Whenever I am asked why I established a careers award that specifically celebrates Black talent, I am always transported to my early adolescence when the inspiration for my career in recruitment started. But this is no fairy tale. Like many people from marginalised backgrounds who have gone on to forge lives very different from the one in which they came, I channelled negative experiences into positive energy that fuelled my path towards a destiny few thought I could achieve.
Like any typical teenager, I fancied myself as a singer and dancer. But I also wanted to be a social worker. I loved the idea of helping people turn their lives around. But my class tutor said I had to lower my sights and strive for something more ‘achievable’ – like a job at the local factory.
The tutor’s feedback didn’t dampen my dreams but it did make me more determined to prove him wrong. From that point onwards I vowed that I would never allow anyone to define who I was or what I was capable of.
Undoubtedly, unconscious biases around the abilities and aptitudes of children of particular colour and class, like myself, play out in schools all the time, with some teachers inadvertently putting a glass ceiling on young aspirations, perhaps to save them from future disappointment. Of course, mine is just a personal anecdote but you don’t have to search very far to find data that corroborates the experience. Black children in developed countries like the UK are widely expected to fail. And because no one believes in them they, in turn, don’t believe in themselves.
I have since considered all the other countless students, past and present, who did not or will not pursue a particular career path because they were discouraged or told they didn’t have the ability by teachers, peers or other significant figures. I have spent all of my professional life rallying against such barriers set by those who inadvertently believe that I should ‘know my place’. There have been many instances in my life where this has been a message relayed to me, either covertly or overtly. Today, I run two successful recruitment businesses and a community group that helps young Black people manage their job search, engendering them with a confident and resilient mindset that empowers them to plan and pursue ambitious careers in what is often an intimidating and hostile process.
Addressing employment inequities doesn’t stop at helping young disadvantaged prospects from entering professions. The whole ecosystem needs addressing. Employers need support to become more inclusive organisations by having access to a diverse talent pool. They must also have measures in place to ensure talent from marginalised backgrounds can progress successfully in careers within their business. Becoming a genuinely fair employer means constantly reappraising diversity, equity and inclusion efforts; staying honest and curious about what is and isn’t working, and leaning into, often, difficult debate. Real change comes from uncomfortable places.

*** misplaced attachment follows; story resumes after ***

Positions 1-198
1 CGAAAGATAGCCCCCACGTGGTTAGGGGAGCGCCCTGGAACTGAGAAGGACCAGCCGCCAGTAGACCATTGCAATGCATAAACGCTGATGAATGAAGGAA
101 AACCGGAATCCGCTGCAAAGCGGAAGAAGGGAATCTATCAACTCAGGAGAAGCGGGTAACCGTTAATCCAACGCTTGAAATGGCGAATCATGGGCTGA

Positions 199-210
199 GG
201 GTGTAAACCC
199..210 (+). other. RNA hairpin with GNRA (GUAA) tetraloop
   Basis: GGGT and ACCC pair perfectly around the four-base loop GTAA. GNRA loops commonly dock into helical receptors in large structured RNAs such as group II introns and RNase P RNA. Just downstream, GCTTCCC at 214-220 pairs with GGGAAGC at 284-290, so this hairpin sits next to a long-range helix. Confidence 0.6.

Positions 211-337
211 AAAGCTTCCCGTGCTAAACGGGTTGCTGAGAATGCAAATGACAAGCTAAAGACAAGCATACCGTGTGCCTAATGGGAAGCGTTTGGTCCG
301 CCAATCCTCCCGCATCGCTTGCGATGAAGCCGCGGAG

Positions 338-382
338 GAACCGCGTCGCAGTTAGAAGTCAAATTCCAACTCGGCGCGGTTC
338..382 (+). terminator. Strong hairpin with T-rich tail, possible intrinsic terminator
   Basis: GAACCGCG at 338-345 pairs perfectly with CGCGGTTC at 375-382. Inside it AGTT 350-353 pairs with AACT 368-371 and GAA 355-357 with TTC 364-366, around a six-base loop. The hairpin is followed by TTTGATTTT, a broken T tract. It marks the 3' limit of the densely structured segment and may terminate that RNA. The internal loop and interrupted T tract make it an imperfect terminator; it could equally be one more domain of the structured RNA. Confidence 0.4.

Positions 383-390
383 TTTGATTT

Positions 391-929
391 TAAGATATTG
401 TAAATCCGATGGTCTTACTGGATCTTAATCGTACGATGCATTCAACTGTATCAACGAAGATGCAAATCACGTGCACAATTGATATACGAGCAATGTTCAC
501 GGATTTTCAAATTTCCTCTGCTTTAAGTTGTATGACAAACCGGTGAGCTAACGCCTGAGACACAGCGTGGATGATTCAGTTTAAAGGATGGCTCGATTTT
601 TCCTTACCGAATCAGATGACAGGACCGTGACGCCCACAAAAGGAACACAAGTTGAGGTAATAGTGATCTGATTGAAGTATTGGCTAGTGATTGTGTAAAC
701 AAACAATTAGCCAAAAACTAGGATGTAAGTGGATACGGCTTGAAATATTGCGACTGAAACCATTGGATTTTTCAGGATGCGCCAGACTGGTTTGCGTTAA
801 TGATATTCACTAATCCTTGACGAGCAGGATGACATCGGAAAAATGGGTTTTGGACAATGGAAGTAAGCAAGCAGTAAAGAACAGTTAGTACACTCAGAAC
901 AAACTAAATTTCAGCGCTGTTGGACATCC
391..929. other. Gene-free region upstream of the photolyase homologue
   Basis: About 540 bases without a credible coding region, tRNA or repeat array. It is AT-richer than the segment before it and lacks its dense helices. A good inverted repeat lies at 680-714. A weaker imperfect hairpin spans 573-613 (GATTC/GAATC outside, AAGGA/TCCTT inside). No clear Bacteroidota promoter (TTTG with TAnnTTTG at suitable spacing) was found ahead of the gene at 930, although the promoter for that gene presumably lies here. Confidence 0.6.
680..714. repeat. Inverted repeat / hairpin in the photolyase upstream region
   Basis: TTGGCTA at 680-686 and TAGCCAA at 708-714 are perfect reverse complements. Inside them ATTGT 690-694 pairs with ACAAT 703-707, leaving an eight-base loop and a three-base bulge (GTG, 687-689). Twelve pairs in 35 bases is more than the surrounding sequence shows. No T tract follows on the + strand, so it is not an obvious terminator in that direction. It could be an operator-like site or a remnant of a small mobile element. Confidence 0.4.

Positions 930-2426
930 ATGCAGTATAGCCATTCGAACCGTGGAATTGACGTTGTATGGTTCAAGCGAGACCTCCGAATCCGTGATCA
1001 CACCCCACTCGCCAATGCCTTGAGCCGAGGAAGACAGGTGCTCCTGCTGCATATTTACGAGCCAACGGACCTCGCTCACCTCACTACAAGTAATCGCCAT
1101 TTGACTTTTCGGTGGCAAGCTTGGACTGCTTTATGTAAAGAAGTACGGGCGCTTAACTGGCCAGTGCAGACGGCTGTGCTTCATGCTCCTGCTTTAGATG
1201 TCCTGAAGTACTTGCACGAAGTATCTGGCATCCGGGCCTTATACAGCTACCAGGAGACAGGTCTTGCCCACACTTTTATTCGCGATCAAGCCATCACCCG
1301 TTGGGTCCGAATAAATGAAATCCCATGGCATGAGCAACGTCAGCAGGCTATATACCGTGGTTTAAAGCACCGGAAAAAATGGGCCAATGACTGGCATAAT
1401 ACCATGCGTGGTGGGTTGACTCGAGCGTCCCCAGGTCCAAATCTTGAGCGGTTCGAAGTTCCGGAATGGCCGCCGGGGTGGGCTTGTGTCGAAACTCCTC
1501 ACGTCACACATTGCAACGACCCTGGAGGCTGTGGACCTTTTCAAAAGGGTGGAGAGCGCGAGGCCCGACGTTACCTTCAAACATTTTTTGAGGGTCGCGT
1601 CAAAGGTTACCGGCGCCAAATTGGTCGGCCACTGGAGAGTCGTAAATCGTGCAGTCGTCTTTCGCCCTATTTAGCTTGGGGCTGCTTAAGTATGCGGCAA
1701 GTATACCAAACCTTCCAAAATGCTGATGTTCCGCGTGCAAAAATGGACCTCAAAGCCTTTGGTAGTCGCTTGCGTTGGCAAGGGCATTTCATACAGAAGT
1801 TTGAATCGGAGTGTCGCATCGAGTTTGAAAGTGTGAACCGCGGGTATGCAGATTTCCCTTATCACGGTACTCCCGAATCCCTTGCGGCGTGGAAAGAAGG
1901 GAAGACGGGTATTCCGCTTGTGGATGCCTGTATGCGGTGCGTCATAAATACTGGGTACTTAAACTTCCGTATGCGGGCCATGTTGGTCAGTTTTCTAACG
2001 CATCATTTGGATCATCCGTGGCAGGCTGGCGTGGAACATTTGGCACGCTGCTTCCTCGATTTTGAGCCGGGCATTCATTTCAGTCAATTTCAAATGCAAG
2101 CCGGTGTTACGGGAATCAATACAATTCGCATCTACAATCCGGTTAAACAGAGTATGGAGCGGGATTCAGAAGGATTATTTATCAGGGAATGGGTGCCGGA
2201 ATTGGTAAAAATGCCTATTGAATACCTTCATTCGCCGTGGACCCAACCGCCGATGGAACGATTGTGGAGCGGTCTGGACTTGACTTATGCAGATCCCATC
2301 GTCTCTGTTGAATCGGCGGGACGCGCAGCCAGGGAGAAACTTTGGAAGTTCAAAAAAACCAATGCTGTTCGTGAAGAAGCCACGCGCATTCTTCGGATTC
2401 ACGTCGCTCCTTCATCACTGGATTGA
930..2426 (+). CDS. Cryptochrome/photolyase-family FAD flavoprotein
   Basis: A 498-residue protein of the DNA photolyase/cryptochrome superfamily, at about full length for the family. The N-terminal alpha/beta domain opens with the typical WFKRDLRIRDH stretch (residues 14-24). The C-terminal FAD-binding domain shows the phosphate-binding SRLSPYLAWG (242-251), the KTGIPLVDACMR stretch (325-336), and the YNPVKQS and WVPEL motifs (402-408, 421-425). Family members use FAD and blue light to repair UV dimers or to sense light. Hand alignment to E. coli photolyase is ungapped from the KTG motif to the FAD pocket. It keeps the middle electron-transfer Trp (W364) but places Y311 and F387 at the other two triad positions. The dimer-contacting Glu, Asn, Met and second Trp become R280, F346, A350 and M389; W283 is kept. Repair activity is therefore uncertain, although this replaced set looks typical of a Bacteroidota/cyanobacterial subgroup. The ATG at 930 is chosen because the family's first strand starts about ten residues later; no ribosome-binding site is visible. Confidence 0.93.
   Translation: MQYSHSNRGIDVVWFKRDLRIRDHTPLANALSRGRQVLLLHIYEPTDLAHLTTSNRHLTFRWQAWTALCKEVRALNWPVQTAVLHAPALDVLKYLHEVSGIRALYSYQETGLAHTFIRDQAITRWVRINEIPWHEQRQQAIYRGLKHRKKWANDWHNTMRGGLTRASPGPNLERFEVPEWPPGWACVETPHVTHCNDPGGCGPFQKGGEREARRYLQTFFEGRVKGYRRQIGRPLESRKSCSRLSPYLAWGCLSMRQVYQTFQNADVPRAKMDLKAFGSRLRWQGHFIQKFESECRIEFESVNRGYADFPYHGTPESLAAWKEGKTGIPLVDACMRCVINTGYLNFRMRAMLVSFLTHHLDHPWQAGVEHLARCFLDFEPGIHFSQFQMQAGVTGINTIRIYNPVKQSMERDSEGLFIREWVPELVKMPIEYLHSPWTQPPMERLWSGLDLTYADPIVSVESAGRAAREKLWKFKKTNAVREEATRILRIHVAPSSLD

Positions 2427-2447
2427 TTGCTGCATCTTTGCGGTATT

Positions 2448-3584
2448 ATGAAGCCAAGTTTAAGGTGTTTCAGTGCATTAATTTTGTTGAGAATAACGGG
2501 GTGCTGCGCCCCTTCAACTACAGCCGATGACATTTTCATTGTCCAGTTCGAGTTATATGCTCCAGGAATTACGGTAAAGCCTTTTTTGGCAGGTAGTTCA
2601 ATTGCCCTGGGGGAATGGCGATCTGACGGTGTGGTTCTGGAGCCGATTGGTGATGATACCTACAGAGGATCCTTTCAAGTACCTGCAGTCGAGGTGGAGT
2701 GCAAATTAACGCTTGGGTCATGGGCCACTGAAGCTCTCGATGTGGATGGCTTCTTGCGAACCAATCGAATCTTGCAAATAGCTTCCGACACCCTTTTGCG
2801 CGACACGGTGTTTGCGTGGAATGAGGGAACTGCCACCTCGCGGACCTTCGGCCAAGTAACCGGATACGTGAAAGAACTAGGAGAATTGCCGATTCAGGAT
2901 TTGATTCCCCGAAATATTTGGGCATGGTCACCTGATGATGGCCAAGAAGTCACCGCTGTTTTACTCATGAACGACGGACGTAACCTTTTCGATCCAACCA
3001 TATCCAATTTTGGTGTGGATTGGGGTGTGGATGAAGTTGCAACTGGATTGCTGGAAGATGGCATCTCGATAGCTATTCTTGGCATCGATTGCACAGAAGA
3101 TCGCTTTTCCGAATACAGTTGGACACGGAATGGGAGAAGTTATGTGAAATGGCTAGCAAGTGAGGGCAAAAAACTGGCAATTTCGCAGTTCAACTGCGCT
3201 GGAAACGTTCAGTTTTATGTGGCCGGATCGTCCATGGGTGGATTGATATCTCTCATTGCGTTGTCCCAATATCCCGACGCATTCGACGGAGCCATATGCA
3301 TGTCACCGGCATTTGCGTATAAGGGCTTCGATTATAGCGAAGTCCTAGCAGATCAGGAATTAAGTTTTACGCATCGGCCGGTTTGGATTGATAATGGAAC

Whilst I help corporates navigate this journey, my biggest challenge is in addressing the negative mindset that often prevents young Black people from believing in themselves and going for jobs that they are more than capable of doing. The problem is that there is a huge relatable role model deficit. The typical entrepreneurs or role models that are heralded do not look, sound like or come from the same worlds as the people I represent. Very often, such role models are white, mainly male and privately educated. Of course, success came to them because they held something exceptional – a talent or an innovative idea. But they also had favourable circumstances that enabled them to flourish and, most importantly, harness a can-do mindset.
I felt that the homogenous narratives of success needed diversification. Young Black talent need to see role models that are relatable; who are succeeding on terms they can identify with. I launched The Black Talent Awards in 2022, with the valuable backing of Merlin Entertainments, Serco, Haleon and EDF Renewables UK to do precisely that. Last year’s winners included a headteacher who transformed a failing London state school in a deprived area into an Ofsted ‘Outstanding’.
Just as Black History Month provides an important opportunity to foster appreciation and understanding of Black heritage and culture in our society, awards that celebrate Black talent acknowledge the achievements of remarkable individuals who have succeeded in a world where the playing field still remains stubbornly sloped against them. We are too used to consuming a diet of negative narratives around Black underachievement. It’s time to celebrate the feats of those who have triumphed over adversity to demonstrate what is possible.